felt in Lebanon as Susan Rice, echoed him and condemned Hezbollah for
                                                                                                                                            “undermining the country’s “dissociation policy.” The latter being a bit
                                                                                                                                            obscure in meaning but connoting something like sitting around doing nothing
                                                                                                                                            while this country is being shelled by jihadists from among the 23 countries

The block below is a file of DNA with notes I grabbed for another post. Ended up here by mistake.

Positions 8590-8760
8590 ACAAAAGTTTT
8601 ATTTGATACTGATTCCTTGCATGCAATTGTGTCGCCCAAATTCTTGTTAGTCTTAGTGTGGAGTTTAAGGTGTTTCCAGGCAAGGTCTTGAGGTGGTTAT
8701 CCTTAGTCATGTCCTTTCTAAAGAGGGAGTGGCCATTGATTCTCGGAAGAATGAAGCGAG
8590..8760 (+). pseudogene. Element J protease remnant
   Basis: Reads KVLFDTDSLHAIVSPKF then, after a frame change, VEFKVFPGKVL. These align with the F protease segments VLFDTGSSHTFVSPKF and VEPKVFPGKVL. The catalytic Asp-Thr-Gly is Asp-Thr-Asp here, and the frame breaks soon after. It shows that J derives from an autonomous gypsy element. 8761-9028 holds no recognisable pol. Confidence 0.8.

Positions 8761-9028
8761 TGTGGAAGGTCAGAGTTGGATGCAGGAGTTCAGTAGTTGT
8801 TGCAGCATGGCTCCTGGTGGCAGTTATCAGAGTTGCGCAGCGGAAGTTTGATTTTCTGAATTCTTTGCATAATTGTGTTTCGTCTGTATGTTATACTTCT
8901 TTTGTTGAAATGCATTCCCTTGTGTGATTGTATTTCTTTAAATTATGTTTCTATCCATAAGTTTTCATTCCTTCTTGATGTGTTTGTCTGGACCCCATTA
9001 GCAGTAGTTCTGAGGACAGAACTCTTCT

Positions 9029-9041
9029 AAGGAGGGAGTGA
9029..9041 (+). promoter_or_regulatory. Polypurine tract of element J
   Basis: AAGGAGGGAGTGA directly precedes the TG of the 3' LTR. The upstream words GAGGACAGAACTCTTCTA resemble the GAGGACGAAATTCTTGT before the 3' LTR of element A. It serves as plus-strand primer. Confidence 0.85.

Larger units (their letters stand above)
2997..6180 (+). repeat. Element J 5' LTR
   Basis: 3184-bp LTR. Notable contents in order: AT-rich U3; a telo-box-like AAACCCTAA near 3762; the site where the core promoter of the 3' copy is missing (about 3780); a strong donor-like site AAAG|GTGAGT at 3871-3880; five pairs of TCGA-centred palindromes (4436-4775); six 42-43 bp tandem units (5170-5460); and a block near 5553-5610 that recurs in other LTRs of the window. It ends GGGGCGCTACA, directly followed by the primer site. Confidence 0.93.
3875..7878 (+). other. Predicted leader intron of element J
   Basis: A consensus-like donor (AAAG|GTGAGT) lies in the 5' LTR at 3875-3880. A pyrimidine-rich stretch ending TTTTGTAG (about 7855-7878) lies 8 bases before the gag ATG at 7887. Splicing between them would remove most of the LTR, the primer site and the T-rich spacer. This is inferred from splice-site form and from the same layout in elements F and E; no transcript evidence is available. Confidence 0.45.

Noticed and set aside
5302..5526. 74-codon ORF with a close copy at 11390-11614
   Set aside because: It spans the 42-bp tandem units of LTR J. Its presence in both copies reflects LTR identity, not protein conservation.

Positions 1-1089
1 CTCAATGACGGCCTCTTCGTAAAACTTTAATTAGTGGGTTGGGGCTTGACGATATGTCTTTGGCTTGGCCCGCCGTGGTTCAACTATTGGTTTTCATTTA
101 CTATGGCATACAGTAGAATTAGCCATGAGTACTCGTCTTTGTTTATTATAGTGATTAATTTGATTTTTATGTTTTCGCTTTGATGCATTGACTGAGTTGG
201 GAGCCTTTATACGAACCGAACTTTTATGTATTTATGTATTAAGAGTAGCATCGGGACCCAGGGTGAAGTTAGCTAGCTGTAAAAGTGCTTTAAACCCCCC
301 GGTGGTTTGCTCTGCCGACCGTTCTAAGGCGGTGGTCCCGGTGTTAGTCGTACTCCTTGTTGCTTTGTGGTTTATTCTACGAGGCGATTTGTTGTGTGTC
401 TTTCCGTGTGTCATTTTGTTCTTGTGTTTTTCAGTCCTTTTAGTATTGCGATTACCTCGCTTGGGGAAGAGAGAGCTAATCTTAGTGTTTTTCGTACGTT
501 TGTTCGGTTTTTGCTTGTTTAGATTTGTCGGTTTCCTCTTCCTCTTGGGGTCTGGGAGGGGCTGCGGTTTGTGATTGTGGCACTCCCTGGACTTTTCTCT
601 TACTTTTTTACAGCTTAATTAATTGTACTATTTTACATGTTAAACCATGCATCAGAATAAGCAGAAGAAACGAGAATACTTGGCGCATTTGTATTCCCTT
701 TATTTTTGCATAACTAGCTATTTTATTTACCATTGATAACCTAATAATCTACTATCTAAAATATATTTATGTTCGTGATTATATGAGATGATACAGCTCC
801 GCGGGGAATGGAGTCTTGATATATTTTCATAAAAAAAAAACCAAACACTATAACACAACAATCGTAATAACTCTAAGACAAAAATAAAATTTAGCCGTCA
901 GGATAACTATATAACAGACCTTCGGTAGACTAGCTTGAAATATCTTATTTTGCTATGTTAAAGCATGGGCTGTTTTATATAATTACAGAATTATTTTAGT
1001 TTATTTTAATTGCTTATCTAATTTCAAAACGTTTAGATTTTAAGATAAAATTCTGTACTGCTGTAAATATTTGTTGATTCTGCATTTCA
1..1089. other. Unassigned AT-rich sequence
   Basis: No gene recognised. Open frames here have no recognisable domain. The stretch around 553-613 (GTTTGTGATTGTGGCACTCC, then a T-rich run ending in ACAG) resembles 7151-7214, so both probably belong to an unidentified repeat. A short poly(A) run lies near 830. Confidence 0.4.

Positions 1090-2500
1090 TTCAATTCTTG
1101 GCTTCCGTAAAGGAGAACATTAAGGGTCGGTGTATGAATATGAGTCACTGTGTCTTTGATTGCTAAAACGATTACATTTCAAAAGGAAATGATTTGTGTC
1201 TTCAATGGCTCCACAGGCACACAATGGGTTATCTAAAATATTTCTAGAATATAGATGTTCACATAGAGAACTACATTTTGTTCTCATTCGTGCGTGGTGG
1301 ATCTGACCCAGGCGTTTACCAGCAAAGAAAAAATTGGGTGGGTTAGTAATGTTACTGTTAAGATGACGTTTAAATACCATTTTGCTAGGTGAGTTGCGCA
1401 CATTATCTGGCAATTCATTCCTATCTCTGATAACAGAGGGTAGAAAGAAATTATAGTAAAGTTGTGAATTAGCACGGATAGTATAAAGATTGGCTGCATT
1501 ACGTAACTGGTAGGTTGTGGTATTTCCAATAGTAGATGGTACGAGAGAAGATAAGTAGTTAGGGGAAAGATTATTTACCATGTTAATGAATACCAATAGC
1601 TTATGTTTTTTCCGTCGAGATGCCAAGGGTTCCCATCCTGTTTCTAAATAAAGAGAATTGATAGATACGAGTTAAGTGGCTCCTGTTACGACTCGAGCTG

currently fighting in Syria. Feltman informed the media on 4/22/13 that
                                                                                                                                            “The Secretary-General is concerned by reports that Lebanese are fighting in
                                                                                                                                            Syria both on the side of the regime and on the side of the opposition,
                                                                                                                                            hopes that the new government will find ways to promote better compliance by
                                                                                                                                            all sides in Lebanon with the “disassociation policy.”
                                                                                                                                            Given current divisions in Lebanon that will not happen anymore than
                                                                                                                                            Lebanon’s June 9th Parliamentary elections will be held on time.